Caribou Transported to Slate Islands

I wrote a previous blog about the caribou on Michipicoten Island in Lake Superior. The herd has been decimated by wolves since they crossed an ice bridge from the mainland of Ontario.  Many feared the caribou would be eliminated by the wolves resulting in no more Lake Superior Caribou. Organizations pressured the Ontario Ministry of Natural Resources to intervene in order to save the herd. The Ministry has responded, too slowly according to some, by transporting caribou to the Slate Islands where there are no wolves.

They transported seven caribou over the weekend and planned to transport more this week. I haven’t heard if they did indeed transfer more yet or not. I’m hoping the caribou do well on the Slate Islands and the Ministry transports a few to another island just in case wolves make it out to the Slate Islands.

I’m not sure how I feel about the human intervention but I know I hate to see any animal population eliminated. We’ve got plenty of wolves roaming the woods but I’ve never seen a caribou in the wild.

Here’s an article with more information and one from the New York Times.

 

LAke Superior Caribou

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Great Afternoon for a Cross-Country Ski

It was a beautiful afternoon for a ski. The trees flocked with snow, temperature in the teens, warm sun and all was perfect.

Pincushion Trail

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Illgen Falls Frozen

A quick stop at Illgen Falls showed us what we thought we would see. A frozen waterfall!

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Harvesting Ice

It’s been a few years since I helped with ice on Saganaga. On the Canadian side of the lake the resorts would harvest their own ice to use during the summer. Last year Cassidy and Matt went to help Ryan and Tessa with their ice harvest. They did things a little bit differently but it was basically the same process. When I helped we didn’t cut all of the way through the ice. A thin layer was left and after all of the squares were removed a small hole was punched through in order to let water seep in to make more ice. I can’t remember if it was a safety thing so folks wouldn’t go through the ice or if it was some other reason. Anyone know?  It’s an experience in any case.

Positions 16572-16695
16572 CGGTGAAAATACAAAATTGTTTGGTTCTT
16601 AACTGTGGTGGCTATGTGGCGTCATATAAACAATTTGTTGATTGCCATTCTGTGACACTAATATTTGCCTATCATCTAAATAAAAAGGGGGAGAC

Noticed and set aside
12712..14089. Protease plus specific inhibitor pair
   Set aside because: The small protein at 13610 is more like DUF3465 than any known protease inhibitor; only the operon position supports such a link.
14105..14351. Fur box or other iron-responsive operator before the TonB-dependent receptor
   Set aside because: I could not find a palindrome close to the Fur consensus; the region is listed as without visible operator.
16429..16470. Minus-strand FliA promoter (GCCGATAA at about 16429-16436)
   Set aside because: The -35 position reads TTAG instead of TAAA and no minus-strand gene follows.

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Snow Coverage this Winter

We feel fortunate to have a good amount of snow on the ground. It looks like we aren’t the only ones who have snow!

https://lintvwood.files.wordpress.com/2018/01/nohrsc1.jpg

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Cross-Country Ski Trails in Tip-Top Shape

The trails are calling, can you hear them?

photo courtesy of Sugarbush Trail Association

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Saganaga Lake Boundary Waters Trip

Layne Kennedy shared this video of his Boundary Waters Canoe trip on Saganaga this past summer. His dog Mazzie is the star. It sure makes me long for those summer days in the BWCA.

Mazzie Goes Camping from Layne Kennedy on Vimeo.

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Moose Reminisce

I was going through some of my photos the other day and found these. Moose are such magnificent creatures and it’s always a treat to see them on the Gunflint Trail. I could watch them for hours.

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Catching Fish in the Boundary Waters

Boundary Waters FishingIt’s fun to catch fish in the Boundary Waters. It’s even more fun when you get to pull them up through a hole in the ice. Do you ever wonder who came up with the idea to ice fish? I’m always amazed at the ability to drill a hole, drop a line and catch a fish. When the lakes are liquid you can move around from place to place quite easily but in the winter it isn’t so easy. You choose your spot and invest time in drilling a hole because you can’t use a power auger in the BWCA. It isn’t too bad drilling a hole at the beginning of the winter but when the ice gets thicker it becomes much harder work. These brothers make catching fish in the winter look easy.

Nice catch Matt and Ryan!

 

catching fish in the bwca

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Gunflint Mail Run Fun

Matt, Cassidy and Joe worked  a couple volunteer road crossing shifts for the Gunflint Mail Run sled dog race this past weekend. The last team didn’t get to their checkpoint until after 2AM so they had a short night of sleep in their toasty tent. Kudos to all of the volunteers who made the race possible and of course the mushers and dogs too.

 

 

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